Good news or bad news first? We’re optimists at The Fifth Estate, so good news it is.
Another high-profile individual has become worried enough about climate change and other issues to run for parliament. On Thursday, human rights lawyer Julian Burnside announced he would run as Greens candidate for Kooyong.
The seat is now a four-way contest with Treasurer Josh Frydenberg, Labor’s Jana Stewart and independent Oliver Yates, who was formerly a Liberal and also once head of the Clean Energy Finance Corporation.
Refugee rights is a core issue for Burnside but according to the ABC he believes climate change is “the major issue” facing the planet.
He joined the Greens last week after reading the party’s policies and realising they were “consistent” with his views.
Burnside has come out the gate strong saying that the political system is “broken”, that the major parties has become “ineffective”, and that “the Greens seem to be the only party who have got grown-up attitudes to the real problems facing the world.”
The announcement comes at a time when moderates are dropping from the Liberal party like flies, and the energy minister Angus Taylor has been swearing black and blue on national television that emissions are “coming down” – a claim Climate Councillor Greg Bourne told ABC Radio was “unbelievably misleading.”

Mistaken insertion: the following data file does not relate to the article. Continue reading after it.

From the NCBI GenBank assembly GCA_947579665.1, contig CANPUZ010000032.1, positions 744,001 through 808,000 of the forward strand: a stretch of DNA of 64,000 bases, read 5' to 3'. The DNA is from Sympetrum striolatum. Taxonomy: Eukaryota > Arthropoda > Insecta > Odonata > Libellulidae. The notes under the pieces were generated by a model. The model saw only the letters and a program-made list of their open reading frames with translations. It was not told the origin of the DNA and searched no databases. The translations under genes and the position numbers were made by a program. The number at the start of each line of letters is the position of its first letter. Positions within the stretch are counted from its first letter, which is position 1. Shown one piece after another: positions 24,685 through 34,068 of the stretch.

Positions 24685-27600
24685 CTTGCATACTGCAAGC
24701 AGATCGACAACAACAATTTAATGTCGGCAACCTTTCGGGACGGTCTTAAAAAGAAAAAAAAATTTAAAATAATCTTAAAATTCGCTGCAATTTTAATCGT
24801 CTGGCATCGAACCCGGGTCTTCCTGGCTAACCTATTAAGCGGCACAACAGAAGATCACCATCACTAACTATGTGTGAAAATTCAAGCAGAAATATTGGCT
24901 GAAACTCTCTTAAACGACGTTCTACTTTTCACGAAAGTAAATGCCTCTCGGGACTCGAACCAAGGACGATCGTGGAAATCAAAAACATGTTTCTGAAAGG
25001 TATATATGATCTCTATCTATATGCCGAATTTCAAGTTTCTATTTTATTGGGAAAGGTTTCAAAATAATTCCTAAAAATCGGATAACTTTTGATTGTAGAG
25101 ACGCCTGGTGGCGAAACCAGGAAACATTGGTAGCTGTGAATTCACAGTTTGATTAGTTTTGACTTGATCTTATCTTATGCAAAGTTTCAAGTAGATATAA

Taylor’s repeated declaration was enough to rouse the nation’s leading climate change and energy experts into action to debunk the claims.
“Anyone who goes into the data sets, and they’re really quite easy to look at, with some very nice graphs, show emissions rising ever since, basically, the Abbott government came in,” Bourne said.
But the fact that voters want action on climate change has not been lost on Scott Morrison and what remains of his party, who spent last week resurrecting former-PM Tony Abbott’s Emissions Reduction Fund in an attempt to convince the electorate that it’s taking climate change seriously.
The cladding scandal
In other news, late last week a tribunal ruled architects Elenberg Fraser, building surveyor Gardner Group and fire engineer Thomas Nicolas liable for the 2014 fire on Melbourne’s Lacrosse tower. Unexpectedly, builders LU Simon will not bear any of the liability for the aluminum cladding that caught fire.
The ruling marks the first in a series of cladding-related claims yet to come, according to the AFR (paywall), including the recent fires on the Neo200 building.
The builders will pay owners back $5.75 million in damages but the consultants on the project must reimburse the builder plus pay a further $6.8 million to replace the remaining cladding.
Other stories that have caught our attention:
- Tipping point as recycling crisis spreads across Australia (The New Daily)
- Low, middle income households install solar more than wealthy (PV Magazine)
- Waterloo plan ‘twice the density’ of Sydney’s most populated suburbs (SMH)
- Hobart’s single-use plastic ban an Australian first, but business council says small businesses unfairly hit (ABC)
- The case against cruises (Vox)